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A photo of a Black-faced Cormorant (Phalacrocorax fuscescens)
Black-faced Cormorant

Black-faced Cormorant

Phalacrocorax fuscescens

The black-faced cormorant, Phalacrocorax fuscescens, also known as the black-faced shag, is a medium-sized seabird with a distinctive appearance. Its upperparts, including the face, bill, and thighs, are cloaked in black, while its underparts are a stark white. The species is adorned with glossy back feathers and a dark grey bill that ends in a pronounced hook. Its eyes are a striking blue-green. When observed in flight, the black-faced cormorant maintains its head level or slightly below its body, with wings held in a characteristic cross-shape common to its family.

Identification Tips

To identify the black-faced cormorant, look for its pied plumage, with the upper half of the body in black and the undersides in white. The bird's naked black face, black tail, and webbed feet are also key features. In flight, its silhouette is distinctive, with the head held at or below the body level and the wings forming a cross shape.

Habitat

The black-faced cormorant is strictly a coastal and marine bird, favoring coastal waters, inlets, rocky shores, and offshore islands. It is sometimes found in estuaries but is not seen inland.

Distribution

This species is endemic to the coastal regions of southern Australia, including Tasmania. It is distributed across Western Australia, South Australia, Victoria, and Tasmania, with notable populations in the Bass Strait and Spencer Gulf.

Behaviour

The black-faced cormorant is a marine specialist, adept at pursuit-diving to catch fish. It nests on high cliffs or rocky islands to evade predators and is known to spread its wings to dry after diving. During the winter, these birds congregate in colonies to breed.

Song & Calls

When away from the breeding colony, the black-faced cormorant is typically silent. At the nest, males emit a loud honk or guttural croak, while females may hiss if approached.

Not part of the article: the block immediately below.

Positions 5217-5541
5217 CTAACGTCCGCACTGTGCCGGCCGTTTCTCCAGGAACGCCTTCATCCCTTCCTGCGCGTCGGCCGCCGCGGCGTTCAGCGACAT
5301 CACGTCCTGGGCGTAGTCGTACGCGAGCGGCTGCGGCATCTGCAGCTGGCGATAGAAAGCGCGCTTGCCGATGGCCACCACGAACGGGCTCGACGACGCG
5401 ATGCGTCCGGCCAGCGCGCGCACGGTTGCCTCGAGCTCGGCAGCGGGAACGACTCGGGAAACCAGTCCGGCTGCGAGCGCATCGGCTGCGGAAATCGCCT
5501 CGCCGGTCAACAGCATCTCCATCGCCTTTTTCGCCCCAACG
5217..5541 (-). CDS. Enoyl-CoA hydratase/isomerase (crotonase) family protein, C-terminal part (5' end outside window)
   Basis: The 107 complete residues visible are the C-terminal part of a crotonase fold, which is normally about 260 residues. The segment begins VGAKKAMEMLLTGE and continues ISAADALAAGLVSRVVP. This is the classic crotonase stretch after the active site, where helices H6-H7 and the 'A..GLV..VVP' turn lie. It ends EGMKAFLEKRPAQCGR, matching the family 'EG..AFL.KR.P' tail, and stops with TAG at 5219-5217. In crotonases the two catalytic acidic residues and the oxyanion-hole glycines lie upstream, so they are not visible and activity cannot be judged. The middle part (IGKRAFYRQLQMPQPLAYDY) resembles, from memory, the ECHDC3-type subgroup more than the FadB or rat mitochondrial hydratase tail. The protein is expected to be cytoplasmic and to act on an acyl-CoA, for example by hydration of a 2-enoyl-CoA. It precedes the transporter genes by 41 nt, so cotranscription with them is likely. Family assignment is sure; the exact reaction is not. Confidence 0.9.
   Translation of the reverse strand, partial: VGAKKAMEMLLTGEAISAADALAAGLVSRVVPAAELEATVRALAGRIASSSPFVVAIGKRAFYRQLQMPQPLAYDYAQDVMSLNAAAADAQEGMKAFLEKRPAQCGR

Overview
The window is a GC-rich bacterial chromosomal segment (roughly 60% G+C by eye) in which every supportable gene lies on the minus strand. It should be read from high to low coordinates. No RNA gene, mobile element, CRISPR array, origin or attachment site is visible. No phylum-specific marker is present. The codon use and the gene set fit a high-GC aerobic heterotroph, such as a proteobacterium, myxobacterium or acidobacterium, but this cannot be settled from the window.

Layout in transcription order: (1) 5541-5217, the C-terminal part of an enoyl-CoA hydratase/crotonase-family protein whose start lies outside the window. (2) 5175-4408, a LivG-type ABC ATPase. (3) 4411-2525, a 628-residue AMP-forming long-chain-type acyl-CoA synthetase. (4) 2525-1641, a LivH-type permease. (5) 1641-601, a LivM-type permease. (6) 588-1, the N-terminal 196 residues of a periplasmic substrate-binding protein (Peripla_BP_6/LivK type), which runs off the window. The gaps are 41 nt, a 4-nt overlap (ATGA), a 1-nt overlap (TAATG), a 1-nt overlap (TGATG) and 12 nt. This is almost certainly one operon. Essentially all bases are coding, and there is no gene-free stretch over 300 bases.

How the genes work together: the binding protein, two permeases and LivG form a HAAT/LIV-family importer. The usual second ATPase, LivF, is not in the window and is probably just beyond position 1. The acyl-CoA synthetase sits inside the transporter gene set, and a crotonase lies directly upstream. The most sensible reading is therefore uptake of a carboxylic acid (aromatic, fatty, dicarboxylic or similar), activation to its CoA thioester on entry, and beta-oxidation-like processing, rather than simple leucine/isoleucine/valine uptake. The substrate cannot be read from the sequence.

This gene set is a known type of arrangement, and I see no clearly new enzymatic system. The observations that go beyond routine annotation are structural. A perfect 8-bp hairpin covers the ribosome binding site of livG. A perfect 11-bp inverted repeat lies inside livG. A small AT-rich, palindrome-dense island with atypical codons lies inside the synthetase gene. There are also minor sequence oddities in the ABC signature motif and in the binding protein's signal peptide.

Breeding

Breeding pairs or colonies nest on bare rocks, often near water. The nests are robustly constructed from driftwood, seaweed, and other plant materials. The species lays 2 to 3 pale blue-green, elongated oval eggs, and breeding seasons vary by location.

Similar Species

The black-faced cormorant can be confused with the slightly larger pied cormorant or the slightly smaller little pied cormorant. However, its unique facial coloring and size help distinguish it from these relatives.

Diet and Feeding

The diet of the black-faced cormorant consists almost exclusively of fish, particularly benthic or demersal species, and occasionally cephalopods. It forages along the coast and river mouths, diving up to 12 meters to capture prey, which is consumed whole.

Conservation status

The black-faced cormorant is classified as 'Least Concern' by the IUCN, with a stable population in the tens of thousands. It is considered 'Secure' in most of its range, though in Victoria, it is listed as 'Vulnerable'. Breeding colonies are sensitive to human disturbance, underscoring the importance of protecting key breeding habitats.

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Black-faced Cormorants on Birda

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Gulosus aristotelis
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